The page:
Domestic Economy

EU Vows to Protect Businesses in Iran

EU Vows to Protect Businesses in Iran
EU Vows to Protect Businesses in Iran

The European Union, in a joint statement with France, Germany and Britain on Friday, said they regret Washington’s decision to reimpose sanctions on Iran.
"We deeply regret the further reimposition of sanctions by the United States, due to the latter’s withdrawal from the Joint Comprehensive Plan of Action," reads the statement published by the European Commission's website.
The first round of renewed US sanctions reimposed on Aug. 7 prohibits Iran's purchase of US dollars and precious metals, part of a larger move that attempts to cut the country off from the international financial system. A second tranche of US sanctions on Iran's oil and gas sector are set to go into effect on Sunday. 
"The JCPOA also provides for the lifting of international sanctions in order to have a positive impact on trade and economic relations with Iran, but most importantly on the lives of the Iranian people," the statement added. 
US President Donald Trump announced back in May his decision to unilaterally pull the United States out of the nuclear deal signed between Iran and world powers, including the United States, in 2015. The deal came into effect a year later and saw the removal of economic sanctions against the Islamic Republic in exchange for the country to limit the scope of its nuclear program.
"It is our aim to protect European economic operators engaged in legitimate business with Iran, in accordance with EU law and with UN Security Council Resolution 2231,” the joint statement noted.
European Union foreign policy chief, Federica Mogherini, and the respective foreign ministers of France, Germany and the UK, Jean-Yves Le Drian, Heiko Maas and Jeremy Hunt, as well as the respective finance ministers of France, Germany and the UK Bruno Le Maire, Olaf Scholz and Philip Hammond signed the statement.


Special Purpose Vehicle

A new European Union mechanism to facilitate payments for Iranian exports should be legally in place by Nov. 4, but EU diplomats say it will not be operational until early next year.
Mogherini announced the plan at the United Nations General Assembly in New York in September.
The mechanism, a so-called special purpose vehicle (SPV), is designed to circumvent the sanctions, under which Washington can cut off any bank that enables oil transactions with Iran.
SPV, which could incorporate a barter system, aims to sidestep the US financial system by using an EU intermediary to handle trade with Iran. It could ensure, for example, that Iranian oil bought by Europeans could be paid for with EU goods and services of the same value.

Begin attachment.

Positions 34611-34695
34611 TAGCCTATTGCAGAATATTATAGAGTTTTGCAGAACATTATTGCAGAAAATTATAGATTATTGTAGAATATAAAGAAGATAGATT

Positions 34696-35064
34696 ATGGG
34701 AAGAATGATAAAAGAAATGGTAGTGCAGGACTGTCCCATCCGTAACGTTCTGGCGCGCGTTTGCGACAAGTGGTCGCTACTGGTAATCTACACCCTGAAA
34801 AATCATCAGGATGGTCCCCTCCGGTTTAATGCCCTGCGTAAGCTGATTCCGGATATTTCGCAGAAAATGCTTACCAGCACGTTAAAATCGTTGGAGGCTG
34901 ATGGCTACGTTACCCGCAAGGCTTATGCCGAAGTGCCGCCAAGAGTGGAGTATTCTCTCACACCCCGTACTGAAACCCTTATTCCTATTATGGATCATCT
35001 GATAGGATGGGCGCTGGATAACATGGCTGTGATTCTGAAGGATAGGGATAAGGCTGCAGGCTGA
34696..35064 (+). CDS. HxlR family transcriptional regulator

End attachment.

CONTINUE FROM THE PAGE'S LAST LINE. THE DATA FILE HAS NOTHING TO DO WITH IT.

"As parties to the JCPOA, we have committed to work on, inter alia, the preservation and maintenance of effective financial channels with Iran, and the continuation of Iran’s export of oil and gas. On these, as on other topics, our work continues, including with Russia and China as participants to the JCPOA and with third countries interested in supporting the JCPOA. 
"These efforts have been intensified in recent weeks, particularly those underpinning the European initiative to establish the Special Purpose Vehicle on which we are proceeding with work to set up. This will enable continued sanctions lifting to reach Iran and allow for European exporters and importers to pursue legitimate trade," the joint statement added.


Blocking Statute

SPV will operate in addition to the so-called Blocking Statute that Brussels passed in August, which stops European companies from complying with the US sanctions unless they have authorization from the commission.
National governments could impose effective, proportionate and dissuasive penalties on any of their companies that cave in.
The statute also blocks the effects of US court actions in Europe and allows European firms to recover damages arising from the sanctions from anyone who causes them.
The Blocking Statute also means that EU firms won’t be able to react to the American threat without facing penalties at home.
The European Commission says it will grant exceptions, if the company can prove that it is leaving Iran for reasons not linked to the US threat.
The Blocking Statute applies to anyone, foreign or otherwise, who is a resident in the European Union and also does business in Iran. This includes companies incorporated in the EU and ships registered in an EU state or fly an EU member state flag.
According to Mogherini, trade between Iran and the EU is a fundamental aspect of the Iranian right to have an economic advantage in exchange for what they have done so far, which is being compliant with all their nuclear-related commitments.
"Further work must be done to assist and reassure economic operators pursuing legitimate business under EU law. Our finance ministers will further pursue this at their next meeting. Our collective resolve to complete this work is unwavering. We remain committed to implementing the JCPOA as a matter of respecting international agreements and of our shared international security, and expect Iran to play a constructive role in this regard," the joint statement concluded
Latest Eurostat data show trade between Iran and the 28 member states of the European Union during the first half of 2018 amounted to more than €8.3 billion, registering a 12.8% decrease compared with last year’s corresponding period.
Iran exported €4.68 billion worth of commodities to EU member states during the period, indicating a 2.2% fall and imported €3.61 billion in return, down 23.7% year-on-year.

Add new comment

Read our comment policy before posting your viewpoints